- Walter Novak
- Young Warped Tour fans, beating the heat at Tower City Amphitheater, July 21.
He was the first dude we've ever seen play a keyboard with his face. In the back of a converted cargo truck, Sean, synth player for Monet Madrid Madagascar, mashed his instrument into his cheeks. Then he held it behind his head, running his fingers over the keys like an indie-rock Yngwie Malmsteen.
It wasn't even noon yet, and already Sean was covered in so much sweat that it looked as if he'd finished a shift at U.S. Steel. He and his bandmates were playing the mobile Ernie Ball Stage, located near the entrance of the Tower City Amphitheater at this year's Warped Tour. The stage was parked between a batting cage and an Army recruitment table, where a guy in military fatigues handed out mini-American flags. Taking in the show on the smoldering asphalt felt like standing on a giant griddle, but it was worth the sunburn.
One of Warped's best attractions, the Ernie Ball Stage -- sponsored by the music equipment retailer -- gives up-and-coming locals a chance to test their mettle on one of the summer's biggest tours. The bands were selected by Ernie Ball employees from 138 regional submissions. The Ernie Ball Stage travels to every stop on the tour, and fans can vote for their favorite groups at www.battleofthebands.com. The top four bands at the end of Warped's run will win gear from Mesa/Boogie, Zildjian, Boss, and others. In addition, all bands' sets are taped for judging by a panel that includes Flogging Molly bassist Nathan Maxwell and Story of the Year guitarist Phil Sneed, among others. They'll select four acts to play a showcase before industry and label representatives in Hollywood this fall.
One of four regional bands selected, MMM's sound diverged from what you'd expect at punk rock's biggest annual tour. An impressionistic pop band with jazz and post-rock leanings, the group intercut bright, obtuse melodies with herky-jerky rhythms. The band's unbounded art rock brought to mind Oberlin's Skeletons, another troupe of forward-thinking popsters keeping Pere Ubu's legacy alive with free-range rock and roll.
The coed Cleveland quintet's stage presence was nearly as manic as its music. Singer Ryan fluttered about the stage like a leaf caught in a stiff breeze, spinning around and around and kicking high into the air. From his knees, Sean pounded the stage with a maraca before banging on a tambourine with a pair of drumsticks. Keyboardist Teresa took it all in with a smile and a swing of the hips. As they played, an initial crowd of around 20 swelled to three times that.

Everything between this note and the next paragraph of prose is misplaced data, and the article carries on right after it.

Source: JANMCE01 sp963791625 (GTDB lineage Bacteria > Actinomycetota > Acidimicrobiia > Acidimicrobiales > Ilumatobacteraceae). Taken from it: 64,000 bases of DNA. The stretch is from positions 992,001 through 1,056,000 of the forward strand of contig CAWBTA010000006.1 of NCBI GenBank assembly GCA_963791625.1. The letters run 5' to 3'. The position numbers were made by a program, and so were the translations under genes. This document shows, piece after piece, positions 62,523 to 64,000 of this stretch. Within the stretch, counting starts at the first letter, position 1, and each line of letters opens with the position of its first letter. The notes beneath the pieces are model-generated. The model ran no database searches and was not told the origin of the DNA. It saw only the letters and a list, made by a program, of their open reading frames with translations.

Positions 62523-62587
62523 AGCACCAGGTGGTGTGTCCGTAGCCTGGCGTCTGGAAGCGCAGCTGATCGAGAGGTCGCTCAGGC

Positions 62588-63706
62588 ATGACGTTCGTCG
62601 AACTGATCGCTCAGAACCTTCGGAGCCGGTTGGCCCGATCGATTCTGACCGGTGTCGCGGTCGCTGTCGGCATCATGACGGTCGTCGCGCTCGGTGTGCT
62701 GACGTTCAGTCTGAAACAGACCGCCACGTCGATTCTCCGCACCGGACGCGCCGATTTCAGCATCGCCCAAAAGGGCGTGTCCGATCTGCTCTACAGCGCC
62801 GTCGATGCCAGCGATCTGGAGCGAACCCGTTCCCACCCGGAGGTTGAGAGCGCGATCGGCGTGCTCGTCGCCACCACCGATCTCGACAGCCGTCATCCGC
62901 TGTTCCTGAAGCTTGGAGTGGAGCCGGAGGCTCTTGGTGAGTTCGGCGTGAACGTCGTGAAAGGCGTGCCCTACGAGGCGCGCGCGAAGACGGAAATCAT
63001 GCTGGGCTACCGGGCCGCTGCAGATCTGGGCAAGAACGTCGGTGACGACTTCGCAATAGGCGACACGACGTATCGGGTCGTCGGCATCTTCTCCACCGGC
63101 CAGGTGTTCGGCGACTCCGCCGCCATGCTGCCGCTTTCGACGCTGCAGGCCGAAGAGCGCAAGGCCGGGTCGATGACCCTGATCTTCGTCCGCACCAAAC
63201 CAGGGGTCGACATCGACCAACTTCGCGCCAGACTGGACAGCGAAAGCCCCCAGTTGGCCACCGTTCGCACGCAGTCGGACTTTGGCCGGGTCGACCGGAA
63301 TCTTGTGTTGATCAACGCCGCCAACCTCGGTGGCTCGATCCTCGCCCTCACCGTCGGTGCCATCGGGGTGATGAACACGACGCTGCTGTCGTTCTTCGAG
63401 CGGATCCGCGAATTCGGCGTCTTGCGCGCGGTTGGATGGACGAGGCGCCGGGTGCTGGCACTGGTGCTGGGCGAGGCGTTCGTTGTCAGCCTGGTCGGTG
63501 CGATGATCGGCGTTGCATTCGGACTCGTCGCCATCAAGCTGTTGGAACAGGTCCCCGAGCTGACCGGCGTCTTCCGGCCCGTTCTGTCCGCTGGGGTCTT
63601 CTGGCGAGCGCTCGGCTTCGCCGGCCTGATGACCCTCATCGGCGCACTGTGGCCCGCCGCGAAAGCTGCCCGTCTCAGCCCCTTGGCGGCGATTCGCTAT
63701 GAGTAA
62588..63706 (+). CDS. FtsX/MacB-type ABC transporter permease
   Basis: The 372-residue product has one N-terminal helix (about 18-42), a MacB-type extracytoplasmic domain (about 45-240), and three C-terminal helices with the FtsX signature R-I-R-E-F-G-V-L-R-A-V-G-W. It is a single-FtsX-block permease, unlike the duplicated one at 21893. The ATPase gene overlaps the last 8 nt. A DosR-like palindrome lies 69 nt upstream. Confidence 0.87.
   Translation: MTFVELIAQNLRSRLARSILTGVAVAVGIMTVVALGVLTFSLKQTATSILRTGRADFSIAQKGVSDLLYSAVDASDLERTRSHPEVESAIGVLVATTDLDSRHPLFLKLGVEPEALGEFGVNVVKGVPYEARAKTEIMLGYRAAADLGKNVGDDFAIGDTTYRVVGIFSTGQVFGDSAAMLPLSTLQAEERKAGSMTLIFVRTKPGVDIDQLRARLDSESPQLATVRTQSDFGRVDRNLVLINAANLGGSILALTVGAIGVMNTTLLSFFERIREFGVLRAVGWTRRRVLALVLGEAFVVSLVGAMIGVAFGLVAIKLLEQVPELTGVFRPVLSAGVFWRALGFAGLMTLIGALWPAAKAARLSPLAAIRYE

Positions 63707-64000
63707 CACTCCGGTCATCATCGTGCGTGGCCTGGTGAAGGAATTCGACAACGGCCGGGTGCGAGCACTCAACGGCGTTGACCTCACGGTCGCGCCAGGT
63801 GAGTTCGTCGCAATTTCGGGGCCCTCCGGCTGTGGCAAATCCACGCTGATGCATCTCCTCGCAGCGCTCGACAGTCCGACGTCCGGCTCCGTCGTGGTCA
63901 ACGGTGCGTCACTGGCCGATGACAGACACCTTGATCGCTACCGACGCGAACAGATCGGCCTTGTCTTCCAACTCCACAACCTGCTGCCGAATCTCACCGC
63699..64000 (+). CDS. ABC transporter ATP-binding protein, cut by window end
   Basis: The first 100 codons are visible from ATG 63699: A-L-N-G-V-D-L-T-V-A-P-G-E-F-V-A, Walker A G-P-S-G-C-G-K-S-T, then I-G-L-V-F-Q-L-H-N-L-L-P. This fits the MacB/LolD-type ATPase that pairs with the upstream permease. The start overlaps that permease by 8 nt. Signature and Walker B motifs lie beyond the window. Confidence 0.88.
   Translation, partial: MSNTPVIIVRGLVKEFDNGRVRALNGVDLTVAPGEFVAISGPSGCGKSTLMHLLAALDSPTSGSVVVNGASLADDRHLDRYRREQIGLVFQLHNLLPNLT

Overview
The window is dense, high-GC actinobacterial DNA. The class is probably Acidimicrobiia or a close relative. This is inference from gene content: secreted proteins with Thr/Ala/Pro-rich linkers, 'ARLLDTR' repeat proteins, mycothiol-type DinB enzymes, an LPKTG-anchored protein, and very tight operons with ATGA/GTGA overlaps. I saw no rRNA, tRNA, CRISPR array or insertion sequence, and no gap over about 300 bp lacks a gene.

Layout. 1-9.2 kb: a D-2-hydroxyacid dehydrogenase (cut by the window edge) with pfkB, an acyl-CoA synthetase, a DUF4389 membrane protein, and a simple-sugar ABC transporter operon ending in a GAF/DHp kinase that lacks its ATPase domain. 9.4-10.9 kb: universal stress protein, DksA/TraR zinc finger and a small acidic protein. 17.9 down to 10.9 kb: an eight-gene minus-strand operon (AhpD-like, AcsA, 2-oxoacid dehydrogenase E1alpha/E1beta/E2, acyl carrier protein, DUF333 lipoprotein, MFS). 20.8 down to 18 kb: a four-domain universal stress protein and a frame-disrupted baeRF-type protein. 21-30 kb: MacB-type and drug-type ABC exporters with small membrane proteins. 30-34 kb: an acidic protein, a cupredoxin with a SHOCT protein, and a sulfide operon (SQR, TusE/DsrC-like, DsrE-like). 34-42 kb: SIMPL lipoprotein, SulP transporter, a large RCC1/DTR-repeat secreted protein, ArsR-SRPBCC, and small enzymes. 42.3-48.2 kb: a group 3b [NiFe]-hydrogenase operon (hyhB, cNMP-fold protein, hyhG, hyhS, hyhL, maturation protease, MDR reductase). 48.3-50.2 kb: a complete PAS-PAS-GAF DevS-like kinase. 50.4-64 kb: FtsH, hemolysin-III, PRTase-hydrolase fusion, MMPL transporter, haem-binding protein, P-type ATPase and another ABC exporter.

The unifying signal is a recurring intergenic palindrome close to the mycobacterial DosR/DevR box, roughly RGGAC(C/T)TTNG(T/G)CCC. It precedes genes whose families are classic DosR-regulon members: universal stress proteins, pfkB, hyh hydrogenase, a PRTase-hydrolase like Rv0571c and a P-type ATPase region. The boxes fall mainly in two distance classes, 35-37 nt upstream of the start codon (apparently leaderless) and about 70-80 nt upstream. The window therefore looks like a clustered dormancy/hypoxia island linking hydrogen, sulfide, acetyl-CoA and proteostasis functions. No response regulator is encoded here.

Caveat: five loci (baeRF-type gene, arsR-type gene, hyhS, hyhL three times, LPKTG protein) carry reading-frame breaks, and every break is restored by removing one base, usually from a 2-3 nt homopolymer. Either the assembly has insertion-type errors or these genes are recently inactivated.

Elyria punks Tooth Fuzz kicked off the festivities with hook-filled power pop. The trio is building support for its forthcoming full-length debut, . . . And So It Begins, which was recorded by former Suicide Machines bassist Royce Nunley. With big, buoyant choruses and slightly sneered vocals, the trio sounds like a midwestern Sum 41.
Findlay's Drama Summer proved to be a favorite among young gals in half-shirts. As the fresh-faced rockers raced through six songs of sweet, caffeine-powered pop punk, singer Nick Moore punched the air and mostly sang from the back of his heels. The band paired soaring melodies with tinges of screamo caterwauling and seemed a little nervous. "This last song . . . is our last," Moore stammered at set's end. But the group was so obviously jazzed about playing the tour that it was hard not to smile back.
A bit more cocksure, Cleveland's An Awkward Silence was the most brutal band of the day. With double-bass drumming and thick, metallic riffs, the group's emotive thrash punished the crowd as relentlessly as the blazing sun. The band was led by live-wire frontman Brandon Edmond, whose adrenal glands qualified for overtime pay this afternoon. A superb singer with a strong yet satiny delivery, he helped AAS come across as one of the few screamo bands with some soul. Consequently, the crowd nearly doubled in size during AAS's set, as the band led the sweaty throngs in one loud sing-along after another.
Through it all, Edmond never stopped moving, even doing a backflip at one point. He ended the show by diving into the crowd, singing a few last refrains from atop the audience's outstretched arms.
It was a brief moment of glory before national bands overtook the locals on the stage. But for a minute, you couldn't tell the difference between the two.